Eliakim Parker Scammon
A less famous college professor from Maine who would become a Civil War general, Eliakim Parker Scammon was born on December 27, 1816, in Whitefield, Maine. He attended West Point and graduated ninth in the class of 1837, a cohort that included a slew of future Civil War generals including Braxton Bragg, Jubal A. Early, Joseph Hooker, and John Sedgwick. He remained at the Point after graduation to teach mathematics, which he did until September 1838.
He was named one of the original officers in the United States Army Corps of Topographic Engineers and fought against the Seminoles in Florida. During the Mexican-American War, he served as one of General Winfield Scott’s aides, alongside future notables Robert E. Lee and George B. McClellan. After the war, he took part in various surveying assignments and was promoted to captain in 1853. In 1856, however, he was dismissed from the army for disobeying orders. Scammon then moved to Ohio, where he again taught mathematics at Mount St. Mary’s College, and then the Polytechnic Institute of the Catholic Institute in Cincinnati.
At the outbreak of the Civil War, he offered his services to the governor of Ohio, who gave him command of the 23rd Ohio, later dubbed the “President’s Regiment,” as among the men of the regiment were future presidents Rutherford B. Hayes and William McKinley. As part of the Kanawha Division, named for its operations in the mountains of Western Virginia, Scammon led the regiment well, finding success at the Battle of Carnifex Ferry.
In late 1861, Scammon was assigned to command the 1st brigade in the Kanawha Division, which was incorporated into the IX Corps of the Army of the Potomac in early September 1862. Scammon’s men were engaged heavily at Fox’s Gap on South Mountain, where corps commander Jesse Reno was killed. Jacob Cox, commander of the Kanawha Division, replaced him, leaving Scammon in command of the division. He led the division at Antietam, seeing only minor combat but fighting well. He was appointed to brigadier general in October 1862 and returned with the Kanawha Division to the region of their namesake.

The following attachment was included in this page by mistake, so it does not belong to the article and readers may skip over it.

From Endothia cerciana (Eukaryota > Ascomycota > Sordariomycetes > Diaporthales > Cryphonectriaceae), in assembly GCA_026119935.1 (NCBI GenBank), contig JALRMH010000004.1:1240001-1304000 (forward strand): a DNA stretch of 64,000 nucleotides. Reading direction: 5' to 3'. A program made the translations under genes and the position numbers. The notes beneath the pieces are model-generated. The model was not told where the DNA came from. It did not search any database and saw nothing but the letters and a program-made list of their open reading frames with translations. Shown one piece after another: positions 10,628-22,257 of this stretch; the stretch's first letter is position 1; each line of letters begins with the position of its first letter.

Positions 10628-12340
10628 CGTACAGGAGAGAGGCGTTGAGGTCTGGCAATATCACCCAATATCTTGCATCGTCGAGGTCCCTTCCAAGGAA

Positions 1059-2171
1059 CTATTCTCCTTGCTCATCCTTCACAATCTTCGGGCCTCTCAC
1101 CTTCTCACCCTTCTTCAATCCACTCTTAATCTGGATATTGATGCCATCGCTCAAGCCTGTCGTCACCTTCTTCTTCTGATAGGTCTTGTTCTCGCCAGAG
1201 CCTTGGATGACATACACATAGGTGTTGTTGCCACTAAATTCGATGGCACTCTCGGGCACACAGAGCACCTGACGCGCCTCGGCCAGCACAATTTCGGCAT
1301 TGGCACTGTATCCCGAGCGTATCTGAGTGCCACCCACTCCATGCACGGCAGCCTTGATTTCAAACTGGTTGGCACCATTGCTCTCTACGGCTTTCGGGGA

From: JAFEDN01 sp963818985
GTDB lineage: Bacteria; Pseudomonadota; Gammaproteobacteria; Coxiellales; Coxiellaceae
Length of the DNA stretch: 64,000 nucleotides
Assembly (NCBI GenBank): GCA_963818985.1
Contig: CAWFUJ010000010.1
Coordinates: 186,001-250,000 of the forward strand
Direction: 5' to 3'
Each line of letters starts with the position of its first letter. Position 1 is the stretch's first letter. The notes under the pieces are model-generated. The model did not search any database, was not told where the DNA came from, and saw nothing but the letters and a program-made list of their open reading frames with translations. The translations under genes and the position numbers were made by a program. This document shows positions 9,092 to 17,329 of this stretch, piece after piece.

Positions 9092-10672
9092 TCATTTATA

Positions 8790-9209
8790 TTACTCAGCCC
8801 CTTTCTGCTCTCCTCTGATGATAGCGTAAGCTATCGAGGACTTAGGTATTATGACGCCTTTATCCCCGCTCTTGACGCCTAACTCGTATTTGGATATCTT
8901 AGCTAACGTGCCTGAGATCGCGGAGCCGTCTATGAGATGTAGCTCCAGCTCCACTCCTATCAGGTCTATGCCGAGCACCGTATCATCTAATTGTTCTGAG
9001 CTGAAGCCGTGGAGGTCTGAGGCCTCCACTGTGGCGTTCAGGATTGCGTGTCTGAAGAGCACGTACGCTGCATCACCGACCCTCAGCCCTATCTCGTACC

On February 3, 1864, Scammon was asleep on a steamboat on the Kanawha River when it was raided by Confederate guerillas. He was held as a prisoner of war for six months, during which time his health deteriorated. To restore his health, he was sent to South Carolina where he commanded the Northern District in the Department of the South. Yet after only two weeks, he was captured again. He was only in captivity for five days before being exchanged, after which he was assigned to command the District of Florida for the rest of the war.
In 1866, Scammon was named U.S. consul to Prince Edward Island, a position he held until 1870. After, he moved to New Jersey, where he once again became a professor of mathematics, this time at Seton Hall College. He died in New York City on December 7, 1894, after a battle with cancer.
Today, we are fighting — harder than we have ever had to fight before — a new series of relentless, multi-front battles throughout Virginia for the...